“The radical-ness of the movie, the fun of the movie, the sort of mischief of the movie—that would be the best word is ‘mischief’—is something that translates to the way the movie was made too. There was so much freedom to making the movie, I think because the studio understood that it has to be a radical film, a hard-R, and it has to satisfy the core fans, it just was allowed to be in all the best ways a weirder film than pretty much any other movie a studio is gonna release.”


Kinberg went on to say that not only is Deadpool unique for the superhero genre, it stands out from the action genre as a whole:

“It’s radical. It’s radical in tone, it’s radical in form, it’s radical in the level of violence. It’s just a different movie, not just from other comic book movies but I think from any other action movie that’s out there right now.”

In summation, fans can expect something cumulative, emotional, and massive with X-Men: Apocalypse, while Deadpool will give us something that we’ve never seen before—which in this day and age is pretty impressive. That’s one hell of a one-two punch.

You can read the full back and forth between Steve and Kinberg below via transcription. Look for even more tidbits from the interview on Collider soon.

Deadpool opens in theaters on February 12, 2016 and X-Men: Apocalypse is slated for release on May 27, 2016.

x-men-apocalypse-magneto-michael-fassbender

Image via 20th Century Fox

Collider: How much trouble did Ryan Reynolds get in for taking home the Deadpool costume? 

SIMON KINBERG: [Laughs] No trouble at all. We wanted him to stay in character so we let him have whatever he wants. 

Did everyone know he was taking it?

KINBERG: I don’t know. We have more than one so even if he were to do something to it, we’d be covered. 

Well let’s jump into X-Men: Apocalypse, although I do have some Deadpool stuff to talk about. I’ve heard some rumblings that the first X-Men: Apocalypse trailer is gonna be on Star Wars. Can you confirm or deny that information?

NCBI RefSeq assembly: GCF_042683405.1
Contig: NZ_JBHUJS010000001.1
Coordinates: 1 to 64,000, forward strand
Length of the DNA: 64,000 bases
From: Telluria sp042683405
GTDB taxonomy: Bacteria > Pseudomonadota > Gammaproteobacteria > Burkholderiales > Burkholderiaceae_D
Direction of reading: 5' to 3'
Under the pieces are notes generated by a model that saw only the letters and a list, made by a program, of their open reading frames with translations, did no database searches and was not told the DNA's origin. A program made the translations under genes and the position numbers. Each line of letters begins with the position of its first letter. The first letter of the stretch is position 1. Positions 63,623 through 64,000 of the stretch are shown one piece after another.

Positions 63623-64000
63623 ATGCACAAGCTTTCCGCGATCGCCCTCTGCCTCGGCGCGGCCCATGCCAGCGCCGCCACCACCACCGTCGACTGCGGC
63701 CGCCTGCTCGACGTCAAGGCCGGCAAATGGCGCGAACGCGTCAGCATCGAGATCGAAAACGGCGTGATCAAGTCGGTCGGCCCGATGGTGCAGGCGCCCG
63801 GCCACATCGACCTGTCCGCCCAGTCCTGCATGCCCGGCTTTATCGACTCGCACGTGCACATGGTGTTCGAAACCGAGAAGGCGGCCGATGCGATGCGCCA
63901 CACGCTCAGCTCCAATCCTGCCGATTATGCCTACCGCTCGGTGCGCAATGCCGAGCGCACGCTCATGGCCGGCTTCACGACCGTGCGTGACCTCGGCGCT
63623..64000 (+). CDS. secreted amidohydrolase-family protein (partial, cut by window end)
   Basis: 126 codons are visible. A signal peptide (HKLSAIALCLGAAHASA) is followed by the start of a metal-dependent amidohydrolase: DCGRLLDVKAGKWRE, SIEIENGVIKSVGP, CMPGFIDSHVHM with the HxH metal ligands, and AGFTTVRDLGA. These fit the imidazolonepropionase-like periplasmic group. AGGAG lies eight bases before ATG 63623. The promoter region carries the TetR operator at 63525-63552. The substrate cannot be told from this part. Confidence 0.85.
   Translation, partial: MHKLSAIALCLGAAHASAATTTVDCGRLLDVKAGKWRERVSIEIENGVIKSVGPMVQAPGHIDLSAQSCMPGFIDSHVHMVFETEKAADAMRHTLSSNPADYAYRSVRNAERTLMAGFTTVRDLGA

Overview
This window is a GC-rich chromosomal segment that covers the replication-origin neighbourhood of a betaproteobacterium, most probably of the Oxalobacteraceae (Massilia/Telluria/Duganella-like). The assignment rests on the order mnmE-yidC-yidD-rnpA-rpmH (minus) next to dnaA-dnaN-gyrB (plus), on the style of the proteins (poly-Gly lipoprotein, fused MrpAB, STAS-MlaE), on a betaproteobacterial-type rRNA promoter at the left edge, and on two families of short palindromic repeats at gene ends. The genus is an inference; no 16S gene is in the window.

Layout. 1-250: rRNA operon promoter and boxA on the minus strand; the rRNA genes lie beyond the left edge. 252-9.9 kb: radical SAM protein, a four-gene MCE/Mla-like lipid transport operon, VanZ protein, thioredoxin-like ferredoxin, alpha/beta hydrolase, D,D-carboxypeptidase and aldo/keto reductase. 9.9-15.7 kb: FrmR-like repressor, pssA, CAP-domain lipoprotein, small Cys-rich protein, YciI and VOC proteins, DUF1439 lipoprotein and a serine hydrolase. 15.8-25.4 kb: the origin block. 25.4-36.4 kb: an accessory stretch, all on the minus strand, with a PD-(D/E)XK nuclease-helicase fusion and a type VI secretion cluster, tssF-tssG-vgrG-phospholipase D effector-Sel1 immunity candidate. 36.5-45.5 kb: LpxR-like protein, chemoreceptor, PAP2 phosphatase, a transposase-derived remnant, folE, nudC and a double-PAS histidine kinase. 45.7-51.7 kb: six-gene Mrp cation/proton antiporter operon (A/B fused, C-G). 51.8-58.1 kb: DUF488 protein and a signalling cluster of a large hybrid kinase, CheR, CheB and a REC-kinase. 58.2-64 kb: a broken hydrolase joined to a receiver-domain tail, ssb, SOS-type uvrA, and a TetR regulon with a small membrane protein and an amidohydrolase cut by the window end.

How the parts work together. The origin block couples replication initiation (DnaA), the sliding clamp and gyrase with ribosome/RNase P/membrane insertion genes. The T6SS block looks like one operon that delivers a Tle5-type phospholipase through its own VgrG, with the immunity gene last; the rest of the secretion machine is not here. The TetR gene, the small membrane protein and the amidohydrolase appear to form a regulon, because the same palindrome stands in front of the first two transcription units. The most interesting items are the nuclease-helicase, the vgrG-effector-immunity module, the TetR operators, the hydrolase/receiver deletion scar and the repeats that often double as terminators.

KINBERG: I can in fact confirm that information. Our first trailer will be on Star Wars: The Force Awakens.


Is it one of those extended trailers, is it like a minute, is it like a full honest-to-goodness trailer?

KINBERG: It’s our first thing out there so it is somewhat of a teaser but it’s certainly longer than a minute and it has a ton of cool stuff in it. 

x-men-apocalypse-rose-byrne-nicholas-hoult-lucas-till-jennifer-lawrence

Image via 20th Century Fox

Oh so you’ve seen it.

KINBERG: I’ve seen a version of it. They’re still working on it.

I think fans are gonna be very excited. With something like that, Star Wars seems to be the one that everyone wants to be on. Charles Roven told me—the way he made it sound was a new Batman v Superman trailer might be on Star Wars. Do you know, is it one of those things that you’re involved with as the positioning of where a trailer goes, or is that like a negotiation at the studio level?

KINBERG: It’s definitely a negotiation at the studio level. I don’t really know how they do it. I’ve always been curious what the negotiation is because obviously there’s certain movies that every film wants a trailer on, like Star Wars, and I don’t know how Disney makes the decisions as to what it does and doesn’t put on there. I’m assuming that whatever movies are the same studio as the film get first priority, but then everybody else is fighting for the remaining spots.

There was a lot of rumbling online that maybe The Revenant would be the place where the trailer went, but Star Wars is kind of a good movie to be attached to.

KINBERG: Yeah, I would say it’s the best movie to be attached to. For all the obvious reasons, that our core audience is gonna be excited about Star Wars and it is, I assume, gonna be the biggest opening of the year so you get the most eyeballs on it. 

I’m definitely curious where you’re at right now with X-Men: Apocalypse. Have you seen a rough cut? Are you super happy with it?

x-men-apocalypse-image-jean-grey-sophie-turner

Image via 20th Century Fox

KINBERG: I’m super happy with it. We are in the edit working on it, working on the first cut of the film. But it’s really exciting. I’ve said this before and I feel it even more having seen the movie cut together: I do think it will be the biggest of the X-Men films just in terms of the scale and the scope of the movie, and even more the emotional stakes and scope of the film. It has a level of drama and emotion, for all of the characters—I think going into it I assumed this would be the culmination in many ways of this little trilogy we were telling for young Erik, Charles, Mystique, and Beast but I think what was surprising over the span of photography and now into post as well is just how resonant the young Jean, Scott, Storm stories are too. So I think the movie feels very balanced between—I don’t wanna call them the older generation because they were the younger generation, but the generation of the X-Men from the last few films and the new generation.